“The 50&50 2011 has a deep, ruby, red color. Aromas of blackcurrant and black cherry are complemented by notes of sandalwood, sweet spices, and menthol. The rich and velvety palate has a fruit-flavored core with subtle complexities from the long aging in oak. Long-lingering  and elegant, this is a wine suitable for long aging in the bottle.”

vin-santo-cycling-tours-tuscanyVin Santo di Montepulciano 2000 and Occhio di Pernice 2000

Vin Santo is a sweet wine with a long history of production in Tuscany.  Once called the “wine of hospitality”, it was used to warm up a passing stranger on his way down from the hills, celebrate some happy event, or make a toast on a Sunday after a special meal.

There are three distinct designations for Vin Santo in this region: Vin Santo di Montepulciano, Vin Santo di Montepulciano – Riserva, Vin Santo di Montepulciano – Occhio di Pernice. The Avignonesi Vin Santo is a blend of Malvasia Bianca and Trebbiano toscano grapes. The “Occhio di Pernice” is a sweet wine made in the Vin Santo style, using instead red grapes, in this case 100% Sangiovese

The traditional fermentation method employed for Vin Santo wines is very typical: the harvested grapes are sorted and hung to dry in temperature- and humidity-controlled rooms. Drying concentrates the sugars, obtaining the hogh sugar levels necessary to make this sweet dessert wine. According to the specifications, the grapes must be pressed from December 1 for Vin Santo di Montepulciano and January 1 for the other two, then they are aged in small 25-liter oaks barrels (caratelli) for 10 years, with an additional 1 year minimum in the bottle. In the case of the Occhio di Pernice, the barrel aging includes contact with a “madre”, or mother, similar to that used in the production of vinegar or sourdough, which is the property of Avignonesi.

The Avignonesi Vin Santo is “Intense and full-bodied with a rich texture and an intriguingly sweet and spicy bouquet of candied citrus fruits, figs, honey and aromatic herbs.” The Occhio di Pernice “Rich and concentrated with enveloping aromas of Mediterranean herbs, citron, plums, fruit cake, star anise and a long-lingering, nutty finish. “ Both were a real treat to end the tasting, with the Occhio di Pernice a unique wine to experience, very rare to come across outside of this corner of Tuscany.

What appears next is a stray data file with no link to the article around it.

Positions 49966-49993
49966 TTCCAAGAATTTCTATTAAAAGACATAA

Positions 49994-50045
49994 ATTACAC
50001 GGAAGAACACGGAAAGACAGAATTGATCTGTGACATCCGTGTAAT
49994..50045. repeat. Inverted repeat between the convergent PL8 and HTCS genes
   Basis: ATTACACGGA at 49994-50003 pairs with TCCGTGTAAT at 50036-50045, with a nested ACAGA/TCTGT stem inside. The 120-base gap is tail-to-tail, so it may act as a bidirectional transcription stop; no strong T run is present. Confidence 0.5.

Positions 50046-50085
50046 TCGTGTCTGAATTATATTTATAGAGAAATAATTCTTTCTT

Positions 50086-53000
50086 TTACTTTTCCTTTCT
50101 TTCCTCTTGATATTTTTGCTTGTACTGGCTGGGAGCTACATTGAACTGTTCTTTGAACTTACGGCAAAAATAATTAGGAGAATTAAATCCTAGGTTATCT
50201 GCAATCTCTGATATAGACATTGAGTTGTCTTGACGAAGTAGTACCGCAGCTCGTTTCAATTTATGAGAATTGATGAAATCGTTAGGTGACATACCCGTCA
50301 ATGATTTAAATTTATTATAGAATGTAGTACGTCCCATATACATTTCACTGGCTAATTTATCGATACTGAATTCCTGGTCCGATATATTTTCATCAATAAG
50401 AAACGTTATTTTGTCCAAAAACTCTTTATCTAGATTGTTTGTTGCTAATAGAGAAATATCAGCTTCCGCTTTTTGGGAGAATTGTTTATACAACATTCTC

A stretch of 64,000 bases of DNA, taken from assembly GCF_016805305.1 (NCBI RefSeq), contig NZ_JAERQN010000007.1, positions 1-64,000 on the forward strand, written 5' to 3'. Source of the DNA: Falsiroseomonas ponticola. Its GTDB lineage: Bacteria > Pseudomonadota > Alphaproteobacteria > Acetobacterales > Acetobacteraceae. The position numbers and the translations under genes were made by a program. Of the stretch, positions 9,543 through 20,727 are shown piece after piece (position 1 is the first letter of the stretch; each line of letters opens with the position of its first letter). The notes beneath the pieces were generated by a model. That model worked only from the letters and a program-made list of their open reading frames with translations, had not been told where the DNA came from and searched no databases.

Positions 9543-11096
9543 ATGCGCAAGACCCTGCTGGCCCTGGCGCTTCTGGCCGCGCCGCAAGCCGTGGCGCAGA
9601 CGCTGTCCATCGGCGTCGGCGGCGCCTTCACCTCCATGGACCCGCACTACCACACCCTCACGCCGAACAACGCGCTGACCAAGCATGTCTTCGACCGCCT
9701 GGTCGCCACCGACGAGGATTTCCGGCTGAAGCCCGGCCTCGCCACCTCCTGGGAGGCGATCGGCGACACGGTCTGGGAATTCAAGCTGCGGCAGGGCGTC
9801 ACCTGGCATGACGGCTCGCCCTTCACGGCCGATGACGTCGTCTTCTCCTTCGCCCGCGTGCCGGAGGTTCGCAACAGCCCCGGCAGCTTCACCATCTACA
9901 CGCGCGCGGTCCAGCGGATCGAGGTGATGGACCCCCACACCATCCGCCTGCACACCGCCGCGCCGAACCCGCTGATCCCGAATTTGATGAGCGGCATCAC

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Risotto con Funghi Freschi – Risotto with Fresh Mushrooms

italiaoutdoors-risotto-dolomites-cycling-tourOn our late summer and fall tours, whether we are hiking in the Dolomites or cycling through Tuscany, a wide array of lovely mushrooms appears on our dinner menus or impresses us as we visit an outdoor market. The varieties differ from region to region and month to month, but are becoming increasingly available year round with cultivation. But in Italy, where foraging is still practiced by many, wild mushrooms are front and center in the autumn markets.

mushroom-variety-italy-custom-ski-toursMushrooms, found wild in the forests, are used in the cuisines throughout Italy, from Trentino-Alto Adige and the Veneto to Tuscany and Umbria. Wild mushrooms have been prized since ancient times; the Pharaohs of Egypt controlled their distribution, and they were referred to as “food of the gods” in ancient Rome.

Caves are used for cultivation in Trentino-Alto Adige, but the many woodlands are also a source of a huge variety of wild mushrooms. These include well-known wild varieties like chanterelles, honey mushrooms, morels, yellow trumpets, porcini and chiodini, but also many lesser-known: penny buns caps, pine mushrooms, parasols, russulas, Caesar’s agaric, and even 12 different species of Trentino black truffle.

italiaoutdoors-mushrooms-box-private-hiking-tourDue to the limited growing season of the wild varieties, their availability was limited until the French developed methods to cultivate them. In the late 1800s, entire families from Venice traveled to France to work in the mushroom farms in the caves near Paris, and learn these techniques. These families returned to the Veneto and began their own mushroom farms. These first farms were located in the caves around Costozza, as these possessed the optimum humidity and temperature for mushroom growth.

Production in caves results in fewer mushrooms per foot than indoor cultivation of these mushrooms, but the cave environment yields a superior quality. The micro climate of the cave enables the production of a much more ‘natural’ mushroom, with a taste and smell more similar to it wild counterparts. Many grottos used for mushroom cultivation are located in the Berici Hills near Costozza, but also are found in the area of Cismon del Grappa and Sovizzo.

Proud of his foraged mushrooms!

During autumn time in Tuscany and Umbria, we spot locals emerging from fields and forests, holding onto a wicker basket loaded with lovely wild mushrooms. These regions are home to a large variety of edible (and inedible) mushrooms, including the well-known porcini. Here, we find mushrooms in all sorts of dishes, from our antipasti to tagliatelle pasta and risotto primi to main courses. As well as the porcini variety of mushroom, which can be found in areas such as Maremma and Mugello, look for the rarer prugnolo variety,